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The Benefits Of Play


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Hi all,

I m new to the forum and completing a degree in childhood studies.

At the moment i am currently working on an essay entitled:

The benefits of play.

I have to use child observations and play theorys to compare and contrast the essay.

Im looking for some tips on observing children, and possible existing observations others have carried out to compare against, as i have never carried out a child observation.

Also any help on a summary of the play theorys would be great.

Any help you can give me with this post would be greatly appreciated.

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Hi Ruth

 

welcome to the forum Im sure youll get plenty of ideas and suggestions on this topic Im trying to think what books I used about Play ...... Ill have a look at my lists and get back to you.

 

Observations are fun!?!?!..... :o (please detect a hint of sarcasm in my typing)

they take a bit of practise.... trying to sit and watch and write, and watch and not be spotted watching?!?! I find I get carried away watching and forget to write, then while I am frantically trying to catch up and write what I have seen something major happens and I didnt see it!!!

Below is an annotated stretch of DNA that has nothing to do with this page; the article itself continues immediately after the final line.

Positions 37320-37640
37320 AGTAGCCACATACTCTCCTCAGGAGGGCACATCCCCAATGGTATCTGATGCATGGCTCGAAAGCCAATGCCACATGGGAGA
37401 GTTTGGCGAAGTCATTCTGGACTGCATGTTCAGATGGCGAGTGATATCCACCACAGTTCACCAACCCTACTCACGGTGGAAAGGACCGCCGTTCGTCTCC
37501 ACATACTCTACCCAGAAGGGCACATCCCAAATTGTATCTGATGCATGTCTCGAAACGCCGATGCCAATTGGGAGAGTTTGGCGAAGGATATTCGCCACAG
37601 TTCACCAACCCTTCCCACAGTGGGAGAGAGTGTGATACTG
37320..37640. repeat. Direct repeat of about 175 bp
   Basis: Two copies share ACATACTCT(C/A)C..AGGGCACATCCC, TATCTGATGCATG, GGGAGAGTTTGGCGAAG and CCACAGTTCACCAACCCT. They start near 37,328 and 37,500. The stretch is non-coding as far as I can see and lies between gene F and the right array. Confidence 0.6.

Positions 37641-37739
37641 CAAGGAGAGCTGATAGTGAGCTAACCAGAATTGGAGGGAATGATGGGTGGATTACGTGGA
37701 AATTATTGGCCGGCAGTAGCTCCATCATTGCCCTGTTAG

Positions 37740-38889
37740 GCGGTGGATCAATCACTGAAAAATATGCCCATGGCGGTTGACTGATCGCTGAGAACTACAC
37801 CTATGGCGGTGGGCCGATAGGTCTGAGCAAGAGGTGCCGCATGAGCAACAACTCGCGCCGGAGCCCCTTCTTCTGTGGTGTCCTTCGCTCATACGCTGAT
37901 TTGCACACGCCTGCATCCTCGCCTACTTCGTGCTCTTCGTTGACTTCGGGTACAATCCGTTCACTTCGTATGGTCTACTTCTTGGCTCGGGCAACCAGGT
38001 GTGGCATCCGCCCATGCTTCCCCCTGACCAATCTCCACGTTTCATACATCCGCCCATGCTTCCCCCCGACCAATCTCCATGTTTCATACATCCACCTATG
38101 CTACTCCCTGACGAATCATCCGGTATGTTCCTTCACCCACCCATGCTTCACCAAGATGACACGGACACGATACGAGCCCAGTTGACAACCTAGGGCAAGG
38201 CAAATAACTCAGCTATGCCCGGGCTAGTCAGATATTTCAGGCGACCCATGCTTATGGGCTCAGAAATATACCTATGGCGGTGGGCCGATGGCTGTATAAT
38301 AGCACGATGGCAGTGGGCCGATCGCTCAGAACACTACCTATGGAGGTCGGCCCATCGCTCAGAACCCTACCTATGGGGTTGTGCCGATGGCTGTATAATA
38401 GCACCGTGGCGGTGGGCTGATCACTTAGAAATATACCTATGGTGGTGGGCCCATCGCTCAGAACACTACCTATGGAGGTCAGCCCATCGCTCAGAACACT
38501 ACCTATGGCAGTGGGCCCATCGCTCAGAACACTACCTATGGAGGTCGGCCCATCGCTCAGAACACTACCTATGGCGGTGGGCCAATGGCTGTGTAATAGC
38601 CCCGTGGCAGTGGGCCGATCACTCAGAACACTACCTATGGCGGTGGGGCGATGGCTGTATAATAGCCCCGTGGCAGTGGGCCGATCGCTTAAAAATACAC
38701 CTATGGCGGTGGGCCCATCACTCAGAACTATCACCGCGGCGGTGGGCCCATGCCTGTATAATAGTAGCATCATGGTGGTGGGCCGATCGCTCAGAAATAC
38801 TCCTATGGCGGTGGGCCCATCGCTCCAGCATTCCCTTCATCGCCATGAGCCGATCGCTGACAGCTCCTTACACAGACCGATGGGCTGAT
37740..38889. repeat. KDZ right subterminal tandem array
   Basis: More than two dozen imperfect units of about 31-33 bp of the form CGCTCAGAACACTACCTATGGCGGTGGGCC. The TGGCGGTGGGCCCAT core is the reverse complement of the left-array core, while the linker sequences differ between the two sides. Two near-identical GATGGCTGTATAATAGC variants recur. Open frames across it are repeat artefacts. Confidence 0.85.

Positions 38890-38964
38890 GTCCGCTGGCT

I do enjoy observing it's the recording and assessing what Ive seen afterwards thats the chore.

 

I assume your studying at a uni or college most of the libraries should have a range of books on how to do observations and the many different styles there are, its a case of finding the methods that you feel comfortable using,

some people find narratives - sitting and writting what you see easy, other people prefer tick boxes and time samples its up to the individual but dont be afraid to get stuck in and give several different methods a try and once you feel confident there is no rule that says you cannt devise your own method of recording what you have see it all depends on what you need to know

narratives tend to focus on small situations an activity, a child or a small group for a short 3 -10 minute period, where as tick charts and time samples can observe the whole groups actions over a longer period of time I imagine your will need a range of observations to demonstrate the benifits of play

 

Well hope thats what you wanted to know and have fun with observing and as I said Ill get back to you with a book list...

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Tina Bruce has written some good stuff on play and Angela Anning-don't know if it might be outdated now though